As to whether or not Britain would have carried on or cut a deal in the event of France being crushed. I think they certainly would have carried on not least because of their absolute need to keep the German fleet bottled up in Willemshaven. Thus, the outcome of another, different 'Jutland' would have been even more critical than the first.

Additional: One crucial factor I have forgotten to mention - mea culpa! The French fleet was all important to British considerations. If we had gone to the aid of France but failed honourably, perhaps (and bearing in mind what happened in WWII it's a big 'perhaps') the French fleet might have come over to the British or sailed to neutral ports. However, if we had refused to help, then the French fleet might well have fallen into German hands - and that would have been disasterous. Another reason why it was right for us to go in.

Mea culpa too: I've never ever considered the French navy which, according to http://www.naval-history.net/WW1NavyFrench.htm>this was hardly insignificant. That does shed a different light on matters. In that light your point that Britain would have been seriously concerned at the possibility that the French fleet could have fallen into German hands following a French military debacle and Britain walking is sound. Even given the size of the Royal Navy, it had a global role to play - and keep playing - a major defection by the French fleet to Britain's major naval competitor would have had serious consequences.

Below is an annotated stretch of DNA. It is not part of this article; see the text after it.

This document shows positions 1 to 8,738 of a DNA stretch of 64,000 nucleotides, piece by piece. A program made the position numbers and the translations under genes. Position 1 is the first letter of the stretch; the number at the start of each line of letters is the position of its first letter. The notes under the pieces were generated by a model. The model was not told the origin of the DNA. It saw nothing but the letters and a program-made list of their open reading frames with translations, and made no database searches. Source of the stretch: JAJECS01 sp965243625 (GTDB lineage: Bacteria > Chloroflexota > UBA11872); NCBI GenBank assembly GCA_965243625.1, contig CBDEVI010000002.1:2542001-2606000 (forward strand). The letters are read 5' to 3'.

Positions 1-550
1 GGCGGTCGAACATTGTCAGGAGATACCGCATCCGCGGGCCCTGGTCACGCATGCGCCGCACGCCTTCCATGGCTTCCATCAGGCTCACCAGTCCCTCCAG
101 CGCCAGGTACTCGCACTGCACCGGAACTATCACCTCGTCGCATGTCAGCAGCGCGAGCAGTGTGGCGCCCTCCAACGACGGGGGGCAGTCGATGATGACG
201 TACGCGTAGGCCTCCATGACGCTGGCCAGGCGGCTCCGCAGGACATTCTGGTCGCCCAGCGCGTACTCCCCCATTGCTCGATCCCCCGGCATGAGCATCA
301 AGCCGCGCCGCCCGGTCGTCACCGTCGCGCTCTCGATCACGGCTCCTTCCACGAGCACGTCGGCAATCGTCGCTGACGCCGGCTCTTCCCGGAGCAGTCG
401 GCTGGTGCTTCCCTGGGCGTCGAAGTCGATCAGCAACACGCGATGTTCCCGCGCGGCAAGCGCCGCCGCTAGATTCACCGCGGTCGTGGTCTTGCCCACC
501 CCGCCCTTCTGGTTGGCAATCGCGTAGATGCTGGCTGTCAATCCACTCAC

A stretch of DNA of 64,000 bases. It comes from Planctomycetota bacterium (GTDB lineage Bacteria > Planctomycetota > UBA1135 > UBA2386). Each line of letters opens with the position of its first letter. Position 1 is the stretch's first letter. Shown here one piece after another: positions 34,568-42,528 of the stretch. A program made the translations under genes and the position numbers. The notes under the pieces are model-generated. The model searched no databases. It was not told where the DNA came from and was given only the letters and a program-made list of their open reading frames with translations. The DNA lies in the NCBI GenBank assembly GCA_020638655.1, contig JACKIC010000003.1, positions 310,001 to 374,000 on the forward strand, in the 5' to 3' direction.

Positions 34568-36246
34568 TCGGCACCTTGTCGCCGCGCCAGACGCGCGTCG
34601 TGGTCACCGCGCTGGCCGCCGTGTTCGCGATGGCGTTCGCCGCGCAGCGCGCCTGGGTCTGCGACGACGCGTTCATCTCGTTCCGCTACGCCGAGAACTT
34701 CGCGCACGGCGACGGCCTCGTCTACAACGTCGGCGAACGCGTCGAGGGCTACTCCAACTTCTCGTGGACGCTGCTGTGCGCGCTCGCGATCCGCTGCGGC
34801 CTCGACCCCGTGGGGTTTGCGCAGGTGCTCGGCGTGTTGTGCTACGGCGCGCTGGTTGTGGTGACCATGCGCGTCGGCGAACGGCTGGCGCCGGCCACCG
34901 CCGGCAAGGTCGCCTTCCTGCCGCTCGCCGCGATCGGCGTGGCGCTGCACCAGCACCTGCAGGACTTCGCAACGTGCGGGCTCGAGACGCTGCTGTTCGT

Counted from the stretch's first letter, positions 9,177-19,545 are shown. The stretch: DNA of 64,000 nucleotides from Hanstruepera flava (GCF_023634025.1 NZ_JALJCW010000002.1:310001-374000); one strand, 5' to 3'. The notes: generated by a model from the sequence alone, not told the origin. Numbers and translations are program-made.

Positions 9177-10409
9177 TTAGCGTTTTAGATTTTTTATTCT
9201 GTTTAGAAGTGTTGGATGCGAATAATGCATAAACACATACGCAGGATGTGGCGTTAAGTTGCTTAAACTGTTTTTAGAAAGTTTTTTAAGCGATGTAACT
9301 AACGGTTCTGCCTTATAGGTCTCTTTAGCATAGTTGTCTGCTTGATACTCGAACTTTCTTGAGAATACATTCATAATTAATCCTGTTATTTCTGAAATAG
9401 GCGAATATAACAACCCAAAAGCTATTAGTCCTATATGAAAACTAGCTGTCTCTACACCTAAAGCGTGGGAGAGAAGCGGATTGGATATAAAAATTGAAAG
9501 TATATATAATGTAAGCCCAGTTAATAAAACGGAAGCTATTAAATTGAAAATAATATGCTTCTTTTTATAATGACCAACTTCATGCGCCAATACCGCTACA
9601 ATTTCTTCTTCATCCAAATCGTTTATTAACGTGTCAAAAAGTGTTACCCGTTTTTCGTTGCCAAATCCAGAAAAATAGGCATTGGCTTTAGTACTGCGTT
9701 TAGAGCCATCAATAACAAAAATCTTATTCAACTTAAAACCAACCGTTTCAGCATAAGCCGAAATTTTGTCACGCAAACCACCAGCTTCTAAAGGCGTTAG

However - another what-if - it might have been that (since the guy in charge of the Royal Navy in 1914 and 1940 was the same!), had a substantial French naval defection to Germany been a real danger (as in 1940), the French ships not coming over to the British (or not effectively neutralised) would have been sunk at anchor at its bases. That could have happened whether or not the British continued the war with Germany after a French defeat.

Excellent link - many thanks.